Nov 9, 2009, 7:30 AM EST
When meeting with the media yesterday to wrap up the upset loss to Navy, Charlie Weis spoke a lot about accountability.
“The whole theme this week is going to be about accountability,” Weis said. “Accountability and dependability, because in that game yesterday, there
are just too many opportunities squandered.”
Many people are slaughtering Weis for his statements yesterday. I’ve read at more than a few places that Weis merely “blamed his players,” and gave himself a free pass for the loss. After watching the press conference and reading the transcript, it’s tough for me to reach the same conclusion.
“What I always do with the team after the game, I always take all the
accountability, and I do that until after I’ve had time to watch the
tape and properly evaluate it. So they know before they go to the media
or they know before they go to their families and friends where I
start, because I don’t pass it on to anyone else on Saturday after a
“Without being just totally condescending and demeaning, let them know
that — ‘You want to know why you lose? Here’s why you lose,’ and go
right down the list. It’s always easy because I always start with me.”
I’m having a hard time buying the argument that Weis merely passed this loss along to his players, but I can see why his comments rankle certain Irish fans. (Though many of these fans have been hellbent on getting rid of Weis since 2007, and anything barring ten minutes of apologies wouldn’t suffice.) People were looking for a quotable, a reason, an explanation, anything to help explain away another loss to Navy, and any answer Weis gave them could never be sufficient.
Coaches coach and players play. Ultimately the guys on the field have to get it done. While it’s up to the coaches to prepare the guys on the field, there’s a baffling disconnect that allows Navy’s fullbacks to kill the Irish defense and a play-action pass to go for a long touchdown when, as Weis said, the Irish’s “two biggest concerns were making sure we tackled the fullback and not giving up a play action shot.” That’s a very hard 0 for 2 to swallow.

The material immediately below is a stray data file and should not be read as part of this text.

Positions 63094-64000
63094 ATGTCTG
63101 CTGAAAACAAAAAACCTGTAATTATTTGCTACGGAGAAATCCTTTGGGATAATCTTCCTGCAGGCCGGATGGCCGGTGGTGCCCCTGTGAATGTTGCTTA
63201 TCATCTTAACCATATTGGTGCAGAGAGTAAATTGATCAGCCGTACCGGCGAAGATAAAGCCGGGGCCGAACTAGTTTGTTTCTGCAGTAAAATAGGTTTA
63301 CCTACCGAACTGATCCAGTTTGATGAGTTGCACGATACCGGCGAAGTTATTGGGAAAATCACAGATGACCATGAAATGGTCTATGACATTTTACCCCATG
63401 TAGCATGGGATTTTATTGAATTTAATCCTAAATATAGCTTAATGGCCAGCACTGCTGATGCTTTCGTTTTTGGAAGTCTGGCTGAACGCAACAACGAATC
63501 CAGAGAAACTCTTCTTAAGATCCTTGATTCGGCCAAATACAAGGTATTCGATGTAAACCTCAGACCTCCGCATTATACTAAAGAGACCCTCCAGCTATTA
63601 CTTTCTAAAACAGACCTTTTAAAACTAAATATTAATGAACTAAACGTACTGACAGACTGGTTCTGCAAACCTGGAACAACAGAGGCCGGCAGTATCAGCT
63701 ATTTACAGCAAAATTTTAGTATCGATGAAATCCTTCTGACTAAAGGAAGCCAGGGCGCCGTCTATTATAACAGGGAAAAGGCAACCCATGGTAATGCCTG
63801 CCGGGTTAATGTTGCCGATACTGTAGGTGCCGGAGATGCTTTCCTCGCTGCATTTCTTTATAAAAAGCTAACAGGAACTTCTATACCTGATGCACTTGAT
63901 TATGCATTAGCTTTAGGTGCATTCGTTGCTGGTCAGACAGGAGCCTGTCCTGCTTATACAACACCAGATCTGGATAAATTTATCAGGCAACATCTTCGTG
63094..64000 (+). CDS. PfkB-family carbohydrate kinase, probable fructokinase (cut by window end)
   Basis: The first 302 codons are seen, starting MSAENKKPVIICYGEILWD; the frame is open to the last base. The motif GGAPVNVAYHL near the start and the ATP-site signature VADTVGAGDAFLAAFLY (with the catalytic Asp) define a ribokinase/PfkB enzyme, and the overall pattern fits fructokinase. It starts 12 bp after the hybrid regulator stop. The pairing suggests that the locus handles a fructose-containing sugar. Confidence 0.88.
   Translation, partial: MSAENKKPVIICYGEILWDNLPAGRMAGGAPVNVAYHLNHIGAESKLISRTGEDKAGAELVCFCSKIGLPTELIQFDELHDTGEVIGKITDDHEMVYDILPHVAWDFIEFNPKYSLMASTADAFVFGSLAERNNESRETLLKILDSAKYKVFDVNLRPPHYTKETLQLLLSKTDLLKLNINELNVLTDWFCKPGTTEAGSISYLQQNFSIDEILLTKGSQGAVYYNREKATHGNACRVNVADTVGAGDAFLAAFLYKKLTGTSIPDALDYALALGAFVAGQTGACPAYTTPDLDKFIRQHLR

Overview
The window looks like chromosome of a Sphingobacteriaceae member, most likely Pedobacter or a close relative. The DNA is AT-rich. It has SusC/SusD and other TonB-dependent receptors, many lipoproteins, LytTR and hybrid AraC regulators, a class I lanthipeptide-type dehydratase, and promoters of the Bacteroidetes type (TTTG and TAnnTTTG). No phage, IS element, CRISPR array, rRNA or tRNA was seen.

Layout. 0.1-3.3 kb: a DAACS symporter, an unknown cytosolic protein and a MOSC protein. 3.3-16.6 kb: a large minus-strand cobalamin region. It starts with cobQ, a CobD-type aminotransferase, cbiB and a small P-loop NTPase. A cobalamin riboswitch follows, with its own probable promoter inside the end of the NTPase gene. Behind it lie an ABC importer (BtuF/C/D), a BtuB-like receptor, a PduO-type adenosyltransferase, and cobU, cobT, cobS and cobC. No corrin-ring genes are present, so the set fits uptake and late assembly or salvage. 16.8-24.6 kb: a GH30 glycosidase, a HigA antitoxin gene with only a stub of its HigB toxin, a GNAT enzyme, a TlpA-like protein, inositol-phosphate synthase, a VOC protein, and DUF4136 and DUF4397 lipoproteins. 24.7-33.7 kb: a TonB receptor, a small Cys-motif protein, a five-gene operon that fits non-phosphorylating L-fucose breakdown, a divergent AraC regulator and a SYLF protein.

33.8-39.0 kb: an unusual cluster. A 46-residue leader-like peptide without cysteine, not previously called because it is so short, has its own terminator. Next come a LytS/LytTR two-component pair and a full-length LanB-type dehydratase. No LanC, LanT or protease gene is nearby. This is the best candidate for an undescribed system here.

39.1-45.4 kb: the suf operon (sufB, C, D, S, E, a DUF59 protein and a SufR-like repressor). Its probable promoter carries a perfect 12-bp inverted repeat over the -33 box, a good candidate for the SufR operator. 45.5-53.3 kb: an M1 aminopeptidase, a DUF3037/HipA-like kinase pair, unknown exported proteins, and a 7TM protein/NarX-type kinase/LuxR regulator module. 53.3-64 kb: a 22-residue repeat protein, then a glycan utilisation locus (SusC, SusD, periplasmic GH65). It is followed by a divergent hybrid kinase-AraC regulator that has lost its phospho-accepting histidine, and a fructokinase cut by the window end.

Still, beyond anything that happens on the field (and believe me, I’ll get to that as the week goes on), as someone that started following Notre Dame as a student and a fan, it’s incredibly disheartening to read and hear the disparaging comments being thrown at the head coach after this tough loss. While I don’t agree with the people who want to see Weis fired, I’ve got no problem with people who put together a cogent case for finding a new coach to lead the football program. But judge the man for what he does on the field. Anonymous message board posters who write second and third hand tales of Weis’ mistreatment of support staff, ushers, and janitors does nothing but fuel a propaganda machine befitting partisan politics. For every person who claims they know anonymous players who hated Weis, I’ve talked to many former players on the record players that love and respect the man.
Accountability is a good theme for the week. For an embattled coaching staff, for a team that needs to look in the mirror, and for a legion of fans trying to find a convenient scapegoat for a incredibly disappointing loss.